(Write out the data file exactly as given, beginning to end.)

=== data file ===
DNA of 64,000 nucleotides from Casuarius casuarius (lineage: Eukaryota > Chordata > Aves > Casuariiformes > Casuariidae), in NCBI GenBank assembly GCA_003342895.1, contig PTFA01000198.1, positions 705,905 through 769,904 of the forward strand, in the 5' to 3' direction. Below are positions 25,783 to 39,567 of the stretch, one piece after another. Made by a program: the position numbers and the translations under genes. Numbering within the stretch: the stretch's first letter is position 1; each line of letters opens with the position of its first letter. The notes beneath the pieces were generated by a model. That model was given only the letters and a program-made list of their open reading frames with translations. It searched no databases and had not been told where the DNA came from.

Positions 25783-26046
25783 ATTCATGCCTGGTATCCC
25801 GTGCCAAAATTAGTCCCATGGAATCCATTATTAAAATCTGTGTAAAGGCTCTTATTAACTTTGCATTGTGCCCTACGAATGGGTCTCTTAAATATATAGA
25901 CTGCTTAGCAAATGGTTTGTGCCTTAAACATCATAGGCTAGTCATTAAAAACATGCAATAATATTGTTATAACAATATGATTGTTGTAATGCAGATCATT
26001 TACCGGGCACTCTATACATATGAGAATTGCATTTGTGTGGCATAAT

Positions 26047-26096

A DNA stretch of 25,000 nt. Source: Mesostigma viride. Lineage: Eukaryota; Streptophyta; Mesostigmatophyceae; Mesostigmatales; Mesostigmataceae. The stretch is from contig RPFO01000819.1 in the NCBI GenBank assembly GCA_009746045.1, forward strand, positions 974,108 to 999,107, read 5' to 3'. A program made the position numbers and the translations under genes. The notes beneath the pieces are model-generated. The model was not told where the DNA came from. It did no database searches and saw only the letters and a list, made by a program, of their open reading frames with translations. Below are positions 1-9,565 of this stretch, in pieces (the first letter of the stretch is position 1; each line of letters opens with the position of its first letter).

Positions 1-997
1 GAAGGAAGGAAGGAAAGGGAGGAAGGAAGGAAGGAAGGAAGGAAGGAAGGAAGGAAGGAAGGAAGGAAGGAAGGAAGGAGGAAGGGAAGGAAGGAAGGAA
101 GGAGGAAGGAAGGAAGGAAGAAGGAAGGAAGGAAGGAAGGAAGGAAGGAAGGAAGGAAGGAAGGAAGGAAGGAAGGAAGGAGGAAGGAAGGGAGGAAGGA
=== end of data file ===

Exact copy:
DNA of 64,000 nucleotides from Casuarius casuarius (lineage: Eukaryota > Chordata > Aves > Casuariiformes > Casuariidae), in NCBI GenBank assembly GCA_003342895.1, contig PTFA01000198.1, positions 705,905 through 769,904 of the forward strand, in the 5' to 3' direction. Below are positions 25,783 to 39,567 of the stretch, one piece after another. Made by a program: the position numbers and the translations under genes. Numbering within the stretch: the stretch's first letter is position 1; each line of letters opens with the position of its first letter. The notes beneath the pieces were generated by a model. That model was given only the letters and a program-made list of their open reading frames with translations. It searched no databases and had not been told where the DNA came from.

Positions 25783-26046
25783 ATTCATGCCTGGTATCCC
25801 GTGCCAAAATTAGTCCCATGGAATCCATTATTAAAATCTGTGTAAAGGCTCTTATTAACTTTGCATTGTGCCCTACGAATGGGTCTCTTAAATATATAGA
25901 CTGCTTAGCAAATGGTTTGTGCCTTAAACATCATAGGCTAGTCATTAAAAACATGCAATAATATTGTTATAACAATATGATTGTTGTAATGCAGATCATT
26001 TACCGGGCACTCTATACATATGAGAATTGCATTTGTGTGGCATAAT

Positions 26047-26096

A DNA stretch of 25,000 nt. Source: Mesostigma viride. Lineage: Eukaryota; Streptophyta; Mesostigmatophyceae; Mesostigmatales; Mesostigmataceae. The stretch is from contig RPFO01000819.1 in the NCBI GenBank assembly GCA_009746045.1, forward strand, positions 974,108 to 999,107, read 5' to 3'. A program made the position numbers and the translations under genes. The notes beneath the pieces are model-generated. The model was not told where the DNA came from. It did no database searches and saw only the letters and a list, made by a program, of their open reading frames with translations. Below are positions 1-9,565 of this stretch, in pieces (the first letter of the stretch is position 1; each line of letters opens with the position of its first letter).

Positions 1-997
1 GAAGGAAGGAAGGAAAGGGAGGAAGGAAGGAAGGAAGGAAGGAAGGAAGGAAGGAAGGAAGGAAGGAAGGAAGGAAGGAGGAAGGGAAGGAAGGAAGGAA
101 GGAGGAAGGAAGGAAGGAAGAAGGAAGGAAGGAAGGAAGGAAGGAAGGAAGGAAGGAAGGAAGGAAGGAAGGAAGGAAGGAGGAAGGAAGGGAGGAAGGA